managers or reading-group leaders. When your name keeps
popping up to enough people eventually someone in a publishing
house is going to notice.
Fourth, get your book reviewed by as many places as you
can, as this also creates buzz. One thing I love about
Edenstar is the fact that you guys aren’t afraid
to post honest reviews, and that’s helpful to both
the reader and the author. Feedback helps the author know
what worked and what didn’t.
Finally, respond to your readers. Anytime someone takes
the time to write you and comment about your book, write
back. Show them you care about their opinion. How does
that help you market your book? Well, the person that
you took the time to respond to won’t forget you,
and they’ll point people to your book because you’re
a real person and not just a name on a cover.
EBG: Do you have any
recommendations or tips for writers thinking about self-publishing?
BR: Make sure the book you
put out there is the best it can be. Since you probably
won’t have an agent or editor reading it, have several
people you can trust to be honest read your manuscript
and mark it up like crazy with a red pen. I remember the
first time I got my manuscript back from someone who was
proofreading it for me. It looked like it had been through
a war! But after I started reading their comments, it
made sense and I was able to reevaluate the story. As
a result, Portal
looks nothing like the first draft (thank goodness!).
Also, make sure your cover is eye-catching. Since you’ll
be the one taking it into bookstores and asking the manager
to stock it, it needs to grab them as soon as you hand
them a copy. I think a lot of self-published books look
self-published, and that’s a mark against them.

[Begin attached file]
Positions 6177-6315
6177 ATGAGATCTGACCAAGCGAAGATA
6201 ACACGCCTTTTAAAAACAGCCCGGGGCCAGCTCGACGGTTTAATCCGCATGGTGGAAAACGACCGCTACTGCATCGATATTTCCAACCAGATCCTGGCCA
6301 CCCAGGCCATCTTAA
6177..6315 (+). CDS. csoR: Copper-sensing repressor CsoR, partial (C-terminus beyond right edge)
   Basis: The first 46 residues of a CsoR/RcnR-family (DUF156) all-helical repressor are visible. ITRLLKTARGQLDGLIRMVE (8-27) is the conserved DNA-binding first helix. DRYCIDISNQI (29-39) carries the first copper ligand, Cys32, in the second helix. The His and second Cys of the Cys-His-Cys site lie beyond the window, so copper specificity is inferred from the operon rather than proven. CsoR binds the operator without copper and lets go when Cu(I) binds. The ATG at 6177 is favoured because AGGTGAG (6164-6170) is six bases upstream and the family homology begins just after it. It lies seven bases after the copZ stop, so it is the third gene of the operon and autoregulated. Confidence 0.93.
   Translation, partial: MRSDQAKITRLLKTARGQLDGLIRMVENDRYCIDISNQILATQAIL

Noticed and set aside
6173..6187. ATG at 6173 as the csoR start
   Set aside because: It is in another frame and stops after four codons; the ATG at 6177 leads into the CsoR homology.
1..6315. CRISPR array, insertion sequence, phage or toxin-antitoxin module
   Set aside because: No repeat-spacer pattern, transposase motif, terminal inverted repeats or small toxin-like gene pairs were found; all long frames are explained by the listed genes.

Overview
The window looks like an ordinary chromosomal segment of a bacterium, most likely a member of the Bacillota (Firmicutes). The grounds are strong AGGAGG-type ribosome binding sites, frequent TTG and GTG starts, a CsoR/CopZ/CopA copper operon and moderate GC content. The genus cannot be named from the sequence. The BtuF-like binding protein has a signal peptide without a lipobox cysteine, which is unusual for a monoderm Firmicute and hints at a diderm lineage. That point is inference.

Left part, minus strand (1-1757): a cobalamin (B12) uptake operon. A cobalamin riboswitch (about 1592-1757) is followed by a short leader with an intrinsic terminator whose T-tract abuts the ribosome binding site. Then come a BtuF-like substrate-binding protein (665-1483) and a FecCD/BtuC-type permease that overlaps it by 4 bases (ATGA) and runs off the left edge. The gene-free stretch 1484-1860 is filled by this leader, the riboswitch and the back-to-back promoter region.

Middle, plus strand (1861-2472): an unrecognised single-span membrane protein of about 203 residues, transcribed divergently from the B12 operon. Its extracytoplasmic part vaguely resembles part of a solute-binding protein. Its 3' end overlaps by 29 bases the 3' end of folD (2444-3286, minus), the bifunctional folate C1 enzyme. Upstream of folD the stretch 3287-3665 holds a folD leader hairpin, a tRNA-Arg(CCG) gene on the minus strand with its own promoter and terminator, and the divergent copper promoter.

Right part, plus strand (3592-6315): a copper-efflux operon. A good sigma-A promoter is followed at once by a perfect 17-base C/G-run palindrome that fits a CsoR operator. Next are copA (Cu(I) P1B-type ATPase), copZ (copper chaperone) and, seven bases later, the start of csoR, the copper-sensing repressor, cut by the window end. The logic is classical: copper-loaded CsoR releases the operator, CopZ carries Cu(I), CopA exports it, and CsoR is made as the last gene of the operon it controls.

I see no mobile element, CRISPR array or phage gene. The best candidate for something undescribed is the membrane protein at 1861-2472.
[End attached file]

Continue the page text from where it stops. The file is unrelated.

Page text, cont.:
Make your work just as good as anything out there by the
big names. Finally, get ready to work. Getting your books
in the bookstores isn’t easy with no big publisher
behind you, but it is possible. Be persistent, but be
EBG: What is the title
of the next book in the series? When should we look for
BR: The next book is Passages.
It will pick up roughly six months after the end of Portal
and show how the characters' lives have changed. A few
new characters will be introduced that will go on to the
final book in the trilogy, but the story will primarily
focus on the four main ones from the first book. I’m
extremely excited about Passages
because of its opening scene. I think it will really grab
the reader and pull him into the story! As soon as I finish
I’ll start working on Passages
in earnest and plan to have it out by Summer 2004. The
third and final book in the trilogy will hopefully come
out six months later.
EBG: Do you have any
final comments for readers at the Edenstar web site?
BR: Christian Science Fiction
is finally beginning to see the support it’s been
missing for a long time. That means it will attract more
writers to the genre and hopefully give us greater stories
than we’d ever imagined. Keep your eyes on Edenstar
for the latest things coming out and help support it.
Thanks to everyone who took a chance on an unknown and
read my book. I hope you found it enjoyable and fun. Please
write me and let me know what you thought about the story.
EBG: Thank you, Brian!
Contact info: Learn
more about Brian Reaves at his web site, www.brianreaves.net.
November 7, 2003